PhD thesis title: Social media: Digital content creation & sharing – A study of three age groups

In the first few years of the 21st Century, access to and use of Web 2.0 digital technologies by ordinary, non-professional web users increased considerably in the UK (Office for National Statistics, 2010). Today anyone of any age with access to a computer, digital tools and an Internet connection can create and publish digital content online and this practice is no longer the preserve of the professional. Many academics and media commentators (Gauntlett, 2011; Castells, 2009; Leadbeater, 2008; Shirky, 2008; Benkler, 2006; Poster, 1995) see this as a significant shift from the traditional way individuals receive and ‘passively’ consume media to a position where they are more actively, responsively and inclusively engaged.

In the last fifteen years much research has been conducted into the online actives of children and young people. Many web commentators have written with enthusiasm of the so-called ‘net generation’ and ‘digital natives’. However, little research has been concerned with adult web users, their differing levels of digital literacy and how they create and share content. This study investigates how adults engage with social media and examines how they create, share and publish content online. Content creation, in the context of this project, is defined as an arrangement of visual and/or audio material that requires some element of composition or editing.

Using empirical qualitative research this study uses face-to-face interviews with UK adults, already engaged in creating content, aged between 18–28, 40–50 and 65+. Each one of these age ranges has grown up with different forms of communication technology and has a familiarity with ‘one-to-one’, interpersonal and ‘one-to-many’, mass communication paradigms. This research focuses on how and why these adult age groups create and share content through a networked ‘many-to-many’ paradigm, a communication structure that may be unfamiliar to them, and looks at their motivations for creating and sharing content online.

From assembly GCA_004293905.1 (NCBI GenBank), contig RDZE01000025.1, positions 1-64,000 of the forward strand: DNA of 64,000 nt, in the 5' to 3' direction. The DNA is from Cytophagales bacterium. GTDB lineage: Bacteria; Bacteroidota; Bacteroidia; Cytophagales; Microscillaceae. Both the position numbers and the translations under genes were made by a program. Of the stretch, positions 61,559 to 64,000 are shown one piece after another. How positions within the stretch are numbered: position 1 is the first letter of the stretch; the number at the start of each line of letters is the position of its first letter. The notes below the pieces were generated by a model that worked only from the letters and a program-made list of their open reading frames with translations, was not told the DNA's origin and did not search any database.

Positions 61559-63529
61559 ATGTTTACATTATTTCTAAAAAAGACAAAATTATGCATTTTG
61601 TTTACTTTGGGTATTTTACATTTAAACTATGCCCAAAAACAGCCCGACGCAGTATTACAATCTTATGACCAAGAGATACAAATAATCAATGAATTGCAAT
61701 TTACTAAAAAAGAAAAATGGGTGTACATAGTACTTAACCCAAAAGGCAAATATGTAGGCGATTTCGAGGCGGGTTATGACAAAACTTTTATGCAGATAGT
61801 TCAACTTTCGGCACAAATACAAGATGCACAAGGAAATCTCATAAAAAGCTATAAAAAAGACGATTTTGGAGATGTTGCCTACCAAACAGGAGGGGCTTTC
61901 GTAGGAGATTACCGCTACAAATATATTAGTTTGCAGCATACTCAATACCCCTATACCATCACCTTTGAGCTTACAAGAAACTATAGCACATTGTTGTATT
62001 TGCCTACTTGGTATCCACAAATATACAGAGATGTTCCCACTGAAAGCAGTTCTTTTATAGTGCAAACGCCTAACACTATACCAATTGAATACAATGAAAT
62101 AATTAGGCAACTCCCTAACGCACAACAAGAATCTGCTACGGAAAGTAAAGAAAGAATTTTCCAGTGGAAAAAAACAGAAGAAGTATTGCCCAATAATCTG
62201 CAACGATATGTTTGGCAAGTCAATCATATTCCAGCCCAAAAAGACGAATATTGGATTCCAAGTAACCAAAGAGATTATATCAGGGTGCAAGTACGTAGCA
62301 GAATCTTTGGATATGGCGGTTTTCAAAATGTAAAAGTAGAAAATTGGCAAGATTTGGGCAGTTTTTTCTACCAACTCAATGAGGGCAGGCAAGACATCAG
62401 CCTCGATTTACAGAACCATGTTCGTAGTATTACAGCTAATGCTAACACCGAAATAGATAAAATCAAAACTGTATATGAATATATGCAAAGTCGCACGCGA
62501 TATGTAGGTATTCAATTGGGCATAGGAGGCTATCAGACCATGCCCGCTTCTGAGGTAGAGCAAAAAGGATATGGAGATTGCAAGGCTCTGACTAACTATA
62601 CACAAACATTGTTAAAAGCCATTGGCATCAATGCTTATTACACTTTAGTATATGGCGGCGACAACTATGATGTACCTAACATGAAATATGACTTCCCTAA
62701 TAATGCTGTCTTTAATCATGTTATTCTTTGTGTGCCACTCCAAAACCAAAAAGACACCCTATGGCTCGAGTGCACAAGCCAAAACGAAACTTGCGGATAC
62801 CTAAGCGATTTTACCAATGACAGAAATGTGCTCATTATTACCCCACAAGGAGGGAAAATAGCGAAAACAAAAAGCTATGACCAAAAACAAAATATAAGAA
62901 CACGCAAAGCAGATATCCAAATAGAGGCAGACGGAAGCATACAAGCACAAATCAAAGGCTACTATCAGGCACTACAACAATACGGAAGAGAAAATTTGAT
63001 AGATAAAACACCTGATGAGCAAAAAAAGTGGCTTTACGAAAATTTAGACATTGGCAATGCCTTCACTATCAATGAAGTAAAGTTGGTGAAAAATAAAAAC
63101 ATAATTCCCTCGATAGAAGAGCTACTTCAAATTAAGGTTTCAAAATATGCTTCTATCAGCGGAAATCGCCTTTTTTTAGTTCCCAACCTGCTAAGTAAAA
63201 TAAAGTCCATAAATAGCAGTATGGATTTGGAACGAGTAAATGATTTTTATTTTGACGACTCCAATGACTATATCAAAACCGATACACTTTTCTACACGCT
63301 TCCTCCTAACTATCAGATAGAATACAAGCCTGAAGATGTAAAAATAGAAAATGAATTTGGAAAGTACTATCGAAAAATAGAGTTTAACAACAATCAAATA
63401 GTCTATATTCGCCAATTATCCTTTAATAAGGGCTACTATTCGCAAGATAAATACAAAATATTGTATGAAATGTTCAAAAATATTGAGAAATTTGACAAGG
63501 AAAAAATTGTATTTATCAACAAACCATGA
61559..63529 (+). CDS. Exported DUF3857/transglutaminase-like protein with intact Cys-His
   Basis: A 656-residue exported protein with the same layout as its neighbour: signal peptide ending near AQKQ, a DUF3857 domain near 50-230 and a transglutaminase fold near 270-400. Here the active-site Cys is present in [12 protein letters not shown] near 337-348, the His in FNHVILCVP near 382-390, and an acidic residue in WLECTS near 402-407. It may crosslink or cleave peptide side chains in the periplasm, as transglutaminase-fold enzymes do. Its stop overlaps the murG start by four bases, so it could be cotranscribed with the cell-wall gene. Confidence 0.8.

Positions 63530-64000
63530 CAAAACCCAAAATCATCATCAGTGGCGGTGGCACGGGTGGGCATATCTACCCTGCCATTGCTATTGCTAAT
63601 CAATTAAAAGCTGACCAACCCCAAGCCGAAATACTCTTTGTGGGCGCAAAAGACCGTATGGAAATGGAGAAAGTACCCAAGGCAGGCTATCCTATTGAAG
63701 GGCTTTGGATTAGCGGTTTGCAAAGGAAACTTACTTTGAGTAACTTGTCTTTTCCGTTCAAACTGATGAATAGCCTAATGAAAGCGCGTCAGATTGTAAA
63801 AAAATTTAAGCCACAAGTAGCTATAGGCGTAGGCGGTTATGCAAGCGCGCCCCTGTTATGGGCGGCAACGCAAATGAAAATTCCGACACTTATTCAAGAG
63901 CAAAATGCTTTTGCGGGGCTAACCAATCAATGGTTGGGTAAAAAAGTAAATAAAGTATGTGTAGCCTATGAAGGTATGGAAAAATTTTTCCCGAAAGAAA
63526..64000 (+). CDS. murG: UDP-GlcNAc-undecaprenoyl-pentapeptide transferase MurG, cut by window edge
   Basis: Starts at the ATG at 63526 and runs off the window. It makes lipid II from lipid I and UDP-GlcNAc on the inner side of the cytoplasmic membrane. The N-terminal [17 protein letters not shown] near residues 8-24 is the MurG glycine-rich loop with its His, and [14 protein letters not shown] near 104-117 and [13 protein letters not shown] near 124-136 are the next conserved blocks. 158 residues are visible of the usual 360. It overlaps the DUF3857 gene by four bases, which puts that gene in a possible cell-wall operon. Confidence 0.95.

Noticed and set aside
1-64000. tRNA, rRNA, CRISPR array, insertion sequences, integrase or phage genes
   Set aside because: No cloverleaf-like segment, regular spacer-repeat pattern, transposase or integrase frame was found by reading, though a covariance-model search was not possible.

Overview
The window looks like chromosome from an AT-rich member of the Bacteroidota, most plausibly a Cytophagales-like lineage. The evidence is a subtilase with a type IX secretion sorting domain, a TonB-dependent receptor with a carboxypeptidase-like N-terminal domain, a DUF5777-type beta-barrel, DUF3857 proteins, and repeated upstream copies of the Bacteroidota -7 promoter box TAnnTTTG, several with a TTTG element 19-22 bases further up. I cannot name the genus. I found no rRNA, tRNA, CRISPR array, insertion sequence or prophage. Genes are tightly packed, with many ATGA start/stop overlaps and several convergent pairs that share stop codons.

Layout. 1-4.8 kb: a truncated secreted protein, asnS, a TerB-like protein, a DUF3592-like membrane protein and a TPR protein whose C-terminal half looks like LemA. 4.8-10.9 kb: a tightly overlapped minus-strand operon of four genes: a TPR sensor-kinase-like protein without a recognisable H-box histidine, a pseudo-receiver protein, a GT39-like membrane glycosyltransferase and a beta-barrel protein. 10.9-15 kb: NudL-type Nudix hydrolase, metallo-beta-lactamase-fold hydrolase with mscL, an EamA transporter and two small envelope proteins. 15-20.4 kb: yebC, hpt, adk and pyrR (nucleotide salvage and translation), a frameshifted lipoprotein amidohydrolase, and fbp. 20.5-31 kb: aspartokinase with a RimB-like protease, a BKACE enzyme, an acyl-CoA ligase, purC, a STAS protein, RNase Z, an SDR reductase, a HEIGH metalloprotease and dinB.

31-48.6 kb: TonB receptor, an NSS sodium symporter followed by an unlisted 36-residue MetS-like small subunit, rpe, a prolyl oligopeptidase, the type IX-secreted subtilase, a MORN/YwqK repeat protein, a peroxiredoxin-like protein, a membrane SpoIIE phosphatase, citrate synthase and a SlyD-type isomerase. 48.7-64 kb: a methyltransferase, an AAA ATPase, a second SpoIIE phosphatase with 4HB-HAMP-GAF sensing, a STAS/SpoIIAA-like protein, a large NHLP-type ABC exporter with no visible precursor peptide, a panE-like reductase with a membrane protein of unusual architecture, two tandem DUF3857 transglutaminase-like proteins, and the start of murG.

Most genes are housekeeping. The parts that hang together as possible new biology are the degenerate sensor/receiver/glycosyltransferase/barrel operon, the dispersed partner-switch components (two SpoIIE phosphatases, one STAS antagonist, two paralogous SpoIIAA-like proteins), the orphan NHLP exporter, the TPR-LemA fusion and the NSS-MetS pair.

The study also brings into focus the issue of digital literacy within adult age groups and addresses not only each group’s level of technically competence but also their critical awareness when engaging within the digital domain. These are issues of great importance for individuals’ self-expression and proficiency in an increasingly digitalised world. The research also helps to give a more insightful understanding into the over-simplistic and sometimes polemical perception that the, so-called, ‘net generation’ and ‘digital native’ are more digitally literate than that of the ‘baby boomers/generation x’ and ‘digital immigrant’ (Tapscott, 2009; Prensky, 2006).


Benkler, Y. 2006. The Wealth of Networks: How Social Production Transforms Markets and Freedom, Yale University Press.

Castells, M. 2009. Communication Power, Oxford University Press.

Gauntlett, D. 2011. Making is Connecting. The social meaning of creativity, from DIY and knitting to YouTube and Web 2.0, Cambridge, Cambs, Polity Press.

Leadbeater, C. 2008. We-think: mass innovation, not mass production, London, Profile Books Ltd.

Office for National Statistics 2010. Internet Access 2010 – Households and Individuals, Statistical Bulletin: Internet Access 2010. London: Office for National Statistics.

Poster, M. 1995. The Second Media Age, Cambridge, Polity.

Prensky, M. (2001), Digital Natives, Digital Immigrants. On the Horizon, MCB University Press, Vol. 9 No. 5

Shirky, C. 2008. Here Comes Everybody: The Power of Organizing Without Organizations, Penguin Group.

Tapscott, D. 2009. Grown Up Digital, McGraw-Hill, New York, NY.